Green algae on the upper surface of the water is never pleasant. Lack of proper aeration will ultimately lead to a large amount of algae growth. This is due to higher exposure to sunlight and elevated phosphorus concentrations. When a waterbody is properly aerated, phosphorus atoms bind with iron atoms as a result of the oxidation reaction. When this happens, the phosphorus atoms become unavailable for the algae to metabolize and the result is a much cleaner pond.
Aside from surface algae, stratification results in a foul-smelling muck at the bottom of a waterbody. This muck results from the aerobic bacteria’s inability to break down organic materials due to lack of oxygen. As a result, the organic material accumulates and rots.
Other benefits of proper water aeration include reduction in mosquito problems, better smelling water, and elimination of unwanted bacteria in water.
Different Types Of Aerators
We know the importance of proper aeration for the health of a waterbody. However, choosing an appropriate aerator is the most challenging part. The type of aerator you will buy highly depends on several factors. For instance, a large, deep lake will have different aeration requirements than a small, shallow fish pond at your bungalow. Below are some factors to consider:
- Overall area of pond or lake
- Desired aesthetics,
- Proximity to electric supply
- Average water depth
We have listed some common aerators and the intended use of each of them.
Bottom Diffused System
Bottom diffused systems are like underwater ‘bubblers’ that move water from the bottom to the upper surface. Water at the bottom level contains inadequate levels of dissolved oxygen for aquatic microbes. With a bottom diffused system, the interaction of water with atmospheric oxygen tends to spread horizontally with a wide radius. This is done without disturbing surroundings or aquatic life.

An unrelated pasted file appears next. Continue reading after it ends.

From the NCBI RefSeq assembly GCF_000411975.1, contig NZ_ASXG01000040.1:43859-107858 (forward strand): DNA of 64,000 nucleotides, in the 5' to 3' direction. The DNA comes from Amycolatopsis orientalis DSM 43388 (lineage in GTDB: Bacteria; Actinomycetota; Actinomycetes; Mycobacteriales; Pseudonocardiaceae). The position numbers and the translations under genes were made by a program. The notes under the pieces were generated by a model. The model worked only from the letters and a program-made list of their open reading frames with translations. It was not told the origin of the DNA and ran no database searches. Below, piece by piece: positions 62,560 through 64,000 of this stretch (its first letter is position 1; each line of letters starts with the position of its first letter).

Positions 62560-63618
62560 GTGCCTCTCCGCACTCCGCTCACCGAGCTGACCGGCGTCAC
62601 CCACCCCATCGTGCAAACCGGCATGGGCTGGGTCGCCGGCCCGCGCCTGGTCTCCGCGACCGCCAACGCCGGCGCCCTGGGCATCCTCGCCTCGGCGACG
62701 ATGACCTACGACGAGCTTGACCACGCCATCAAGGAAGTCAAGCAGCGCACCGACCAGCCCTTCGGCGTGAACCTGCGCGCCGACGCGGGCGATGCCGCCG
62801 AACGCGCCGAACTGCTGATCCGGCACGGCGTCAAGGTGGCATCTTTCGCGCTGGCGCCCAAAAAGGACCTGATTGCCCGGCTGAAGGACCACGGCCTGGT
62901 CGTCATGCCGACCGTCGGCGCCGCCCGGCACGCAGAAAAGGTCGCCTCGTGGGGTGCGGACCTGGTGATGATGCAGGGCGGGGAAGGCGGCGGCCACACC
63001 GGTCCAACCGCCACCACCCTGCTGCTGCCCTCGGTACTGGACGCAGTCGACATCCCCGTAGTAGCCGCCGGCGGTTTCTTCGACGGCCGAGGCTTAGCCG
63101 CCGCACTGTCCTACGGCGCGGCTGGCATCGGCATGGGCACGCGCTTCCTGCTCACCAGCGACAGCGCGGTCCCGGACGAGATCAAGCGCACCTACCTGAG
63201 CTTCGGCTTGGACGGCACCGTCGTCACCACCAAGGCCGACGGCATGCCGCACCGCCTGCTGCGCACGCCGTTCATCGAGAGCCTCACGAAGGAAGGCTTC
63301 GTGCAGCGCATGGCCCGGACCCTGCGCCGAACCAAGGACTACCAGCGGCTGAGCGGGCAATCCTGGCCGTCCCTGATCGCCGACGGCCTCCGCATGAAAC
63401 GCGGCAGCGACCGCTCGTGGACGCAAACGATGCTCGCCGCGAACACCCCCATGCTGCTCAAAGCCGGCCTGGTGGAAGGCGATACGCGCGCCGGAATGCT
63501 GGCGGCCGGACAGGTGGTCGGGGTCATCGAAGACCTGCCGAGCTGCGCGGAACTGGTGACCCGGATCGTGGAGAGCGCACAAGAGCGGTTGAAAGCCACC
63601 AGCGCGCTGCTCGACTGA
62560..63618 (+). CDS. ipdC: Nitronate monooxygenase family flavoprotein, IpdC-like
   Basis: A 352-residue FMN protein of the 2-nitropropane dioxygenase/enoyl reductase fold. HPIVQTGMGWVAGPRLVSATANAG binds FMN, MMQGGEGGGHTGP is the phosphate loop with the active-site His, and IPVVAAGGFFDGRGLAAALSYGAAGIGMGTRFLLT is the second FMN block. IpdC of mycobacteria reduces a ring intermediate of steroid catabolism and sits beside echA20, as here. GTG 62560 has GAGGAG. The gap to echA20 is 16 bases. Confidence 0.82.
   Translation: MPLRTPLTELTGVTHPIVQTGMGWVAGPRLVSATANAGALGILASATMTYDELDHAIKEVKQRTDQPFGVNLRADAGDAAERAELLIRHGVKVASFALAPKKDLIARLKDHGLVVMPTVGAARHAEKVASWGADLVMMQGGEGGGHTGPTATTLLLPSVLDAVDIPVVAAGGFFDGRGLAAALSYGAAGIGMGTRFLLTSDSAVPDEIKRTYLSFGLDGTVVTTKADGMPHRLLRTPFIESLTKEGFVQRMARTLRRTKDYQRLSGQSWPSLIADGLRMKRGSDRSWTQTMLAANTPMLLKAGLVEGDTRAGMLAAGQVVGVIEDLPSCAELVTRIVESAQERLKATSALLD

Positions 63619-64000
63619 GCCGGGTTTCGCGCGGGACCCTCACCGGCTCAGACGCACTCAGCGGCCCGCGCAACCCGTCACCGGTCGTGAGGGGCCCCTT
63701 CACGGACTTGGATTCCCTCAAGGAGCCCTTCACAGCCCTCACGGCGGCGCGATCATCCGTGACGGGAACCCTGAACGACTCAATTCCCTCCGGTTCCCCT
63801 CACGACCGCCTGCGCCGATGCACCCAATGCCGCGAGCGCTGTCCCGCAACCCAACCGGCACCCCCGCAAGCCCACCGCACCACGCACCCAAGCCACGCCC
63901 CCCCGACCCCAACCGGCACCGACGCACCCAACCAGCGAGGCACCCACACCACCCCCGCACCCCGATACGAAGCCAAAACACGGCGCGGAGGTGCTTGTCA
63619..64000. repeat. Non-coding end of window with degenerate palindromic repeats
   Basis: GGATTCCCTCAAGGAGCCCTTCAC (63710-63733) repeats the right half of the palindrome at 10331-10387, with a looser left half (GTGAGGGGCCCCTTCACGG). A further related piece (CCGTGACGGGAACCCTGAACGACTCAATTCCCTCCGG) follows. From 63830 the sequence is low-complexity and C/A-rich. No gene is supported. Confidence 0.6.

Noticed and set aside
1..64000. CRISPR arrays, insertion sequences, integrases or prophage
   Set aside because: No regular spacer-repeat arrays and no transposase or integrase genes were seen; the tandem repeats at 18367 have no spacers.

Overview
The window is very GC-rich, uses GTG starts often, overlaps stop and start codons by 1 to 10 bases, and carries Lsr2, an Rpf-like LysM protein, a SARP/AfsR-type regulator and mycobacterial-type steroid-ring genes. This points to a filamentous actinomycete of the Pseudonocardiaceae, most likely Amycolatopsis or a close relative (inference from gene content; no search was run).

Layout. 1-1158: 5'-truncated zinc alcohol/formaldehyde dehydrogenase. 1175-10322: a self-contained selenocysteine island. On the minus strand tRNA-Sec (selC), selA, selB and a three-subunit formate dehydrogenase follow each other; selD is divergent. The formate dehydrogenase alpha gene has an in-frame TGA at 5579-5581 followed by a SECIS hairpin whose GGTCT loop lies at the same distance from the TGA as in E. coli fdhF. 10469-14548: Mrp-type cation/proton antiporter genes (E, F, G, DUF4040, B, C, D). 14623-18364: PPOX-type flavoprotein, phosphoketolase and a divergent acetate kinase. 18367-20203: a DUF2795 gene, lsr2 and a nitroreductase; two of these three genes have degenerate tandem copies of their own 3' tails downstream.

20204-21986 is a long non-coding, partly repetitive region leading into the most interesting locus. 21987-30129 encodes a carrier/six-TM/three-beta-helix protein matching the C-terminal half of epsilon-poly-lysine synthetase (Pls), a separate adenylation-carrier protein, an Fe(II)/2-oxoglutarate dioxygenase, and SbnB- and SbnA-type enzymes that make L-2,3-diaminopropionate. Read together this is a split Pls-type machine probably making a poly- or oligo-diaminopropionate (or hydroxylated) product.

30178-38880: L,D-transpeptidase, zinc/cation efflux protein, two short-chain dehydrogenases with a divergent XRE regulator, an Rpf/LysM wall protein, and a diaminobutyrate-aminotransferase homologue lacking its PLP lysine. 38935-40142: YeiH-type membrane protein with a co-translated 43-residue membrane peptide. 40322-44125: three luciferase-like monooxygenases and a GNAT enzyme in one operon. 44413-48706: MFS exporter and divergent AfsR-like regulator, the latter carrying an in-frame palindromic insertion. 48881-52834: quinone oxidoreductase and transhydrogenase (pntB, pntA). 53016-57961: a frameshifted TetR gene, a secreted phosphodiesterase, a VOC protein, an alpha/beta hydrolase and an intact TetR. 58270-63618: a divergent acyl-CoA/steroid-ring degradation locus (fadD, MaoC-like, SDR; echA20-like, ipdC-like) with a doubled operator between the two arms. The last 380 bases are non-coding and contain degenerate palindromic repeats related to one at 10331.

These aeration systems are most commonly used for deep bodies of water with an average depth of more than 10 feet. It is a more cost-effective solution.
Surface aeration is typical for shallow waters with an average depth between 6 to 10 feet. These can be categorically described as fountains, volcanos, and paddle wheels.
Floating fountains are a good choice for shallow bodies of water. They are also aesthetically very appealing and circulate large amounts of water throughout the day. Such aerators are best for small ponds and lakes. A single fountain aerator can do the job quite well for a shallow, small pond.
Aeration is truly a necessary component when building a pond or caring for a body of water. No two waterbodies are the same, and each has different requirements of aeration. Give ProtoPond a call today or send us an email, and a member of our team will respond to you promptly and assist you with your search.
I am enquiring from New Zealand as to options if any to improve water quality and reduce scum buildup and weed growth in our feature pond. The pond has been established for many years and is largely spring fed and covers approx 1.25 acres. The pond is not that deep ranges from 2 feet at the shallow end to 5 feet in deeper end it is not lined so is earth bottom lake. The issues are greater in the shallow end with unsightly scum buildup and weed growth, we have just cleared with a long reach digger but would like to find a solution. I wonder how effective multiple bottom diffusers would be in what is not a deep pond.
Will either bottom or fountain type systems give the spread of aeration across the pond surface in this depth of water or will the improvement only occur where they are situated. I would be interested in your comments or suggestions, regards Brad